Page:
Monday, October 23, 2017

‘Wolf of Wall Street’ Warns ICOs are ‘Biggest Scam Ever’

Jordan Belfort, the former penny-stock broker whose penny stock scamming was the focus of the film, The Wolf of Wall Street, has dismissed the current craze for initial coin offerings as “the biggest scam ever” that is bound to “blow up in . . . people’s faces,” reports The Financial Times.

So far this year, 202 ICOs have raised just over $3bn, according to

Belfort, who spent 22 months in prison after pleading guilty to securities fraud and money-laundering, drew parallels to the fashion for “blind pools” in the 1970s and 80s, when companies raised funds from investors without
specifying how the money would be spent. Many pools were dissolved without making a single investment — but not before brokers made off with big fees.

“Promoters [of ICOs] are perpetuating a massive scam of the highest order on everyone,” he said. “Probably 85 per cent of people out there don’t have bad intentions, but the problem is, if five or 10 per cent are trying to scam you, it’s a f**king disaster,” according to FT.

“Everyone and their grandmother wants to jump in right now,” he said. “I’m not saying there’s something wrong with the idea of cryptocurrencies, or even tulip bulbs. It’s the people who will then get involved and bastardise the idea.”

Investopedia's explanation of ICOs:
DEFINITION of 'Initial Coin Offering (ICO)' 

An unregulated means by which funds are raised for a new cryptocurrency venture. An Initial Coin Offering (ICO) is used by startups to bypass the rigorous and regulated capital-raising process required by venture capitalists or banks. In an ICO campaign, a percentage of the cryptocurrency is sold to early backers of the project in exchange for legal tender or other cryptocurrencies, but usually for Bitcoin...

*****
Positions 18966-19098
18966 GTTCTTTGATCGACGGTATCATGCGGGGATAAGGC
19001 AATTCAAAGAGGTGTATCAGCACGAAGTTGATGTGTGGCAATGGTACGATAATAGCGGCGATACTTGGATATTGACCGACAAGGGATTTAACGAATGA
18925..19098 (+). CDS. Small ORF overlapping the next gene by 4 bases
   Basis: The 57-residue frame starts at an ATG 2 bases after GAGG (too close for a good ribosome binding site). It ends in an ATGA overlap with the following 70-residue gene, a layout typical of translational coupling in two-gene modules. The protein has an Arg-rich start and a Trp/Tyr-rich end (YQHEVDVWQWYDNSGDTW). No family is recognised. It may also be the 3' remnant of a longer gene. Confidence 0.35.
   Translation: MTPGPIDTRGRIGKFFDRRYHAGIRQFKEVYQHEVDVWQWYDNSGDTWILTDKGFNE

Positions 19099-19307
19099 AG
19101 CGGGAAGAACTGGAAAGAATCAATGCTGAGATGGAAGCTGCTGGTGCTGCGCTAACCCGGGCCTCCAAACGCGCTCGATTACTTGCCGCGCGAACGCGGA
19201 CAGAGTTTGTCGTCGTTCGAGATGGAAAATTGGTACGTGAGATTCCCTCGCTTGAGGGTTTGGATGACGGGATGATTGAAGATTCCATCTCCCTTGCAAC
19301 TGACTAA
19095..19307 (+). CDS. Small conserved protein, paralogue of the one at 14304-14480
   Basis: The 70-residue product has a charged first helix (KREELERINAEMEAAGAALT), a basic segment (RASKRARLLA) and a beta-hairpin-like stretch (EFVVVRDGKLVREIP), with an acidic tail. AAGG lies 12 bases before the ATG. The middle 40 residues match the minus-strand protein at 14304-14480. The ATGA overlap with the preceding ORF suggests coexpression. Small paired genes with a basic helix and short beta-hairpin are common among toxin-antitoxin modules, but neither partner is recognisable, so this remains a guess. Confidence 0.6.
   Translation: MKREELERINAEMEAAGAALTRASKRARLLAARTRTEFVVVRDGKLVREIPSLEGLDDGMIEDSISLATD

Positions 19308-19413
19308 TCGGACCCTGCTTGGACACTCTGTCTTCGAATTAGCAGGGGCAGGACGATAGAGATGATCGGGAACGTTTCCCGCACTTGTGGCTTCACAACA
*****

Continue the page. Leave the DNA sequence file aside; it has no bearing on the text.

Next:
When a cryptocurrency startup firm wants to raise money through an Initial Coin Offering (ICO), it usually creates a plan on a whitepaper which states what the project is about, what need(s) the project will fulfill upon completion, how much money is needed to undertake the venture, how much of the virtual tokens the pioneers of the project will keep for themselves, what type of money is accepted, and how long the ICO campaign will run for. During the ICO campaign, enthusiasts and supporters of the firm’s initiative buy some of the distributed cryptocoins with fiat or virtual currency. These coins are referred to as tokens and are similar to shares of a company sold to investors in an Initial Public Offering (IPO) transaction. If the money raised does not meet the minimum funds required by the firm, the money is returned to the backers and the ICO is deemed to be unsuccessful. If the funds requirements are met within the specified timeframe, the money raised is used to either initiate the new scheme or to complete it.
ICOs are similar to IPOs and crowdfunding. Like IPOs, a stake of the startup or company is sold to raise money for the entity’s operations during an ICO operation. However, while IPOs deal with investors, ICOs deal with supporters that are keen to invest in a new project much like a crowdfunding event. But ICOs differ from crowdfunding in that the backers of the former are motivated by a prospective return in their investments, while the funds raised in the latter campaign are basically donations. For these reasons, ICOs are referred to as crowdsales.
Here is one developing ICO story:
Block & Leviton LLP, a Boston-based law firm, confirms there is an official investigation on behalf of Tezos ICO investors...

 After raising US$230 million in funding through its ICO, things started to unravel for Tezos. Not only is the trading of tokens delayed indefinitely, there is also a beef between the project’s foundation and the actual founders. It is evident this matter will not be resolved amicably any time soon, which only brings more negative attention to this particular project. With the new investigation underway, things will only heat up even more...
[T]his investigation seems to hint that the Tezos ICO violated securities laws and regulations. If that is the case, things will soon go from bad to worse for this project and all its investors.

1 comment:

  1. He is correct a lot ICO's are scams. Airdrops with nothing behind them. Paid for exchange listings. Teams behind coins that have no clue how to program anything. It's buyer beware that is for sure.